Tuesday, March 6, 2012


Back in the early days of IllCon, I tried not to "cross streams" too much with Aesop over at Cosmic Hearse--that is, I figure anyone who reads this blog is already reading that blog, so why bother re-hashing shit that he's already covered in the greatest of detail? But hey: that was then, this is now. I don't really give much of a fuck about that kind of stuff anymore, and if there's any one album that deserves its moment in the sun here on our hallowed pages (Hearse or no), it's Storm's 1995 folk masterpiece Nordavind.

Thus spake Aesop: If you end up playing this for your non-metal-loving friend, prepare to hear one of them make a crack about the old Swedish Chef character from The Muppet Show. This would be as good a time as any to cleave them with your well-worn battle axe, and let their inferior blood stain the snow of your fatherland. Your friends are assholes, and aren't fit to be galley slaves in Storm's dragon-prowed longboat of old. If you can't enjoy Nordavind you are already dead, and Valhalla is lost to you.

Well, Valhalla is somewhat lost to you, because Uncle Aesop's link got eradicated in The Great Megaupload Cleanse of 2012. But fear not, for Cobras is rectifying his shameful negligence with a brand-new re-up today!
Storm was the ultra-short-lived project of our old pals Fenriz (left) from some band, and Satyr (below right) from some other band, who decided to get together with this chick Kari from 3rd And The Mortal to play electrified versions of Norse nationalist hymns, heavy on the simple, distorted riffs, war drums, yodeling, unbridled manfulness, and sick grooves.

Nordavind became something of a controversial album years later in Norway, when vocalist Kari decided to pursue a career in the pop-music world. You see, the "mainstream" Norse media found fault in the pagan/nationalist/anti-Christian messages she had seemingly taken part in with Satyr and Fenriz during the production of the album, and to this day she carries to lingering taint of heathen forest trolls and malevolent ice-giants.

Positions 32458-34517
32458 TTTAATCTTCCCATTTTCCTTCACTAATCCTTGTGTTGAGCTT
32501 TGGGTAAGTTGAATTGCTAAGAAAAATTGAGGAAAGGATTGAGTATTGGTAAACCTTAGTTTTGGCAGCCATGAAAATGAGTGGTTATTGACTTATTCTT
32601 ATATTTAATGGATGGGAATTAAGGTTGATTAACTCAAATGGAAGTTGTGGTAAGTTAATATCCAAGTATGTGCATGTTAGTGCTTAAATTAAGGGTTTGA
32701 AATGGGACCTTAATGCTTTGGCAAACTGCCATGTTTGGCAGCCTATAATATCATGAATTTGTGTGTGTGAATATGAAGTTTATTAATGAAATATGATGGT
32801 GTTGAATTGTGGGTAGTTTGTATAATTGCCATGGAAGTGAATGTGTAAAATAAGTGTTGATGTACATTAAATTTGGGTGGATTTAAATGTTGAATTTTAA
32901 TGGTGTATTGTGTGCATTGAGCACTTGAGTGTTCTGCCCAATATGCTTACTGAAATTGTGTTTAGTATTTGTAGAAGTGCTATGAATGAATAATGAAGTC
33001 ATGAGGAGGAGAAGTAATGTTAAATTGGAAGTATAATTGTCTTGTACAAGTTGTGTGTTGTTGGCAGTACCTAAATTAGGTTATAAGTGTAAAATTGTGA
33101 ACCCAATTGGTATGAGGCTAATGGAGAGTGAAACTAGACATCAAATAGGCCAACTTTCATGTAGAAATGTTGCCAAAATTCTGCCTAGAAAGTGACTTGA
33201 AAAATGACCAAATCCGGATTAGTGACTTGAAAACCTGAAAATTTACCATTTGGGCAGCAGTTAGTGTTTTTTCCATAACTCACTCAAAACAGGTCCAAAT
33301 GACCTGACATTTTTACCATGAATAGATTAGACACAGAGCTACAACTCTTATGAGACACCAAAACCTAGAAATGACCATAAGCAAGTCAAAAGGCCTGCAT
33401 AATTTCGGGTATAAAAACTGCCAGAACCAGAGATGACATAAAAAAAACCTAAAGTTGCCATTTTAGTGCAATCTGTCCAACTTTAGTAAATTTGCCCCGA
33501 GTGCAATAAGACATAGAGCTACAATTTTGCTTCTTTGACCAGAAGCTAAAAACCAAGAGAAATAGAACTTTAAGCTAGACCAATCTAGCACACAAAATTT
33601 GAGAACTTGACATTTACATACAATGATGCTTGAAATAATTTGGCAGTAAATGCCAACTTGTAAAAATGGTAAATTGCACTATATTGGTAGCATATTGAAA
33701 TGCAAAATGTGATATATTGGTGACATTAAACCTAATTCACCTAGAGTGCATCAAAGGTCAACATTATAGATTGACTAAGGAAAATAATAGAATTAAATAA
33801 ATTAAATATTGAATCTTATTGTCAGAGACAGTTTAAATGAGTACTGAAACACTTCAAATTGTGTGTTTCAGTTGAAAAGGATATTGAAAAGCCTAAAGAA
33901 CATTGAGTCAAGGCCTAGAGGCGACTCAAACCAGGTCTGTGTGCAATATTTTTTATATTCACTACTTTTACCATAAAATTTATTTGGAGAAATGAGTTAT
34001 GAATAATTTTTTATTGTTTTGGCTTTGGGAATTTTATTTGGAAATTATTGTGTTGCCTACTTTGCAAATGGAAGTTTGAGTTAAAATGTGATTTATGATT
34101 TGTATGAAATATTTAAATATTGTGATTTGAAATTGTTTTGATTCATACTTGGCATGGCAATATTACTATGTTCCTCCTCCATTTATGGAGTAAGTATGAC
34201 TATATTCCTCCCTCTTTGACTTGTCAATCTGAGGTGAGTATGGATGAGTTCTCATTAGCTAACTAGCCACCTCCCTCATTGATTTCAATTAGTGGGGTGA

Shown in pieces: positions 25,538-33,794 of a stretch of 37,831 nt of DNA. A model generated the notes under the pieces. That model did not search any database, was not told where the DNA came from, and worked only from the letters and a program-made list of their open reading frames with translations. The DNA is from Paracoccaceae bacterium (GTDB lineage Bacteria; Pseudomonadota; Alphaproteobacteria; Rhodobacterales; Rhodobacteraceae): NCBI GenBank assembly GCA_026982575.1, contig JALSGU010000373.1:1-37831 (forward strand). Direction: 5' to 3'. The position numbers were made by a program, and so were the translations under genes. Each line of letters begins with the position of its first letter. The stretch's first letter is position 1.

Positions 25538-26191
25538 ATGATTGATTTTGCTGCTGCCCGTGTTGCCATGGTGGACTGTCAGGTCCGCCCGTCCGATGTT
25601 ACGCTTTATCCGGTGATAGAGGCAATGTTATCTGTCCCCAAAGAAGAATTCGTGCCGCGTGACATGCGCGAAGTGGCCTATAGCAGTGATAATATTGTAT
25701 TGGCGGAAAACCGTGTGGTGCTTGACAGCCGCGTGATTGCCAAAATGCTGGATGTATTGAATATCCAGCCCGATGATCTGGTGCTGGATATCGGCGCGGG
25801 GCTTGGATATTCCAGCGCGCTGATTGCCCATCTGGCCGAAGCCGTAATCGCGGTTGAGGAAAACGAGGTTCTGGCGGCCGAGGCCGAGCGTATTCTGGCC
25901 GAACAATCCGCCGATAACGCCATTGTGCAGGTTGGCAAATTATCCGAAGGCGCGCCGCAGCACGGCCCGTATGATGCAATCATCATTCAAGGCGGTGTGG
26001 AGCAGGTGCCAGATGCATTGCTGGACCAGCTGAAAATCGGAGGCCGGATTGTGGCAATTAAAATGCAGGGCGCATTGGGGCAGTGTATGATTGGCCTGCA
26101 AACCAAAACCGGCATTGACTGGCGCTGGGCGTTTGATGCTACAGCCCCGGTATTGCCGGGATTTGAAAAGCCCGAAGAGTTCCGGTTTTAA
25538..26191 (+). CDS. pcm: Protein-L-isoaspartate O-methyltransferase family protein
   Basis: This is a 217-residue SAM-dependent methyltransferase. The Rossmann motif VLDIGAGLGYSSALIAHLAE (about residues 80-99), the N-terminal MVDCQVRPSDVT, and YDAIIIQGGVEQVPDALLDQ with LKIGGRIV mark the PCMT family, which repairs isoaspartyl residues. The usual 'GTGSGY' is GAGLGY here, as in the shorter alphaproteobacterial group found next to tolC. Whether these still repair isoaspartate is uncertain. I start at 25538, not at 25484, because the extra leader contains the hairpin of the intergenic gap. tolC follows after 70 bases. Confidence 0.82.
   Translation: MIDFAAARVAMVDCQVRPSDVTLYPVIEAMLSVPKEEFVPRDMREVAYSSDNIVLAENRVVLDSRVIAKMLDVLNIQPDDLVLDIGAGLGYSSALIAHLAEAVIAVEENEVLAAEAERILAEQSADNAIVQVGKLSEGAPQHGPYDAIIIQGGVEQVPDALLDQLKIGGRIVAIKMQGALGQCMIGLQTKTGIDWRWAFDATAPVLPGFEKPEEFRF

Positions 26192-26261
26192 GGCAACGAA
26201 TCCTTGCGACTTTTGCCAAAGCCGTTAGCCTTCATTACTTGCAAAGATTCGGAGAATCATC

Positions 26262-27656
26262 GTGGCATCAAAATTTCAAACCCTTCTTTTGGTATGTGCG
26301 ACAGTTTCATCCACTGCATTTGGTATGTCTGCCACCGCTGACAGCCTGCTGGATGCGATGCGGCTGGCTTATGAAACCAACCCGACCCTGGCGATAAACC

I don't know. Look at the pictures of Satyr and Fenriz. Look at the picture of Kari. Look back at Fenriz and Satyr, then read the following paragraph.

From Encyclopaedia Metallum: After Nordavind was released, Kari Rueslåtten (left) stated in the Norwegian music newspaper Puls that when she agreed to join the project, she made sure that there would be no extreme lyrics in the songs, but then she felt betrayed by Satyr and Fenriz, because the latter one wrote a new end to the song 'Oppi Fjellet': "...en grusom død til hver en mann/som ikke hyller vårt faderland..." (...a horrifying death to every man/who doesn't hail our fatherland...) and "...om du noengang lukter kristenmannsblod/oppi fjellet, oppi fjellet/ja hent øksa og hugg dem ned/oppi fjellet, oppi fjellet" (..if you ever smell the Christian man's blood/up in the mountains, up in the mountains/then get your axe and chop them down/up in the mountains, up in the mountains). According to Kari "I reacted very strongly when I heard that they had changed the lyric, but I wasn't strong enough to say no. Now I want that people shall forget this. I feel totally crushed, and I feel that I have lost everything but people must accept that I have made a mistake. And they have to see me as the person I am, as the artist I am. I don't want to be punished more than I already have been punished through this".

Good luck with all that, Kari.

The Viking murder anthem in question (my JAM):

Download HERE
Purchase HERE


1 comment:

dorgival said...

quando ouvi esse album em 1995,disse, sim o black metal realmente é magico e rico por não possuir timbres,saudação do brasil a todos que vivem para ouvir blackmetal.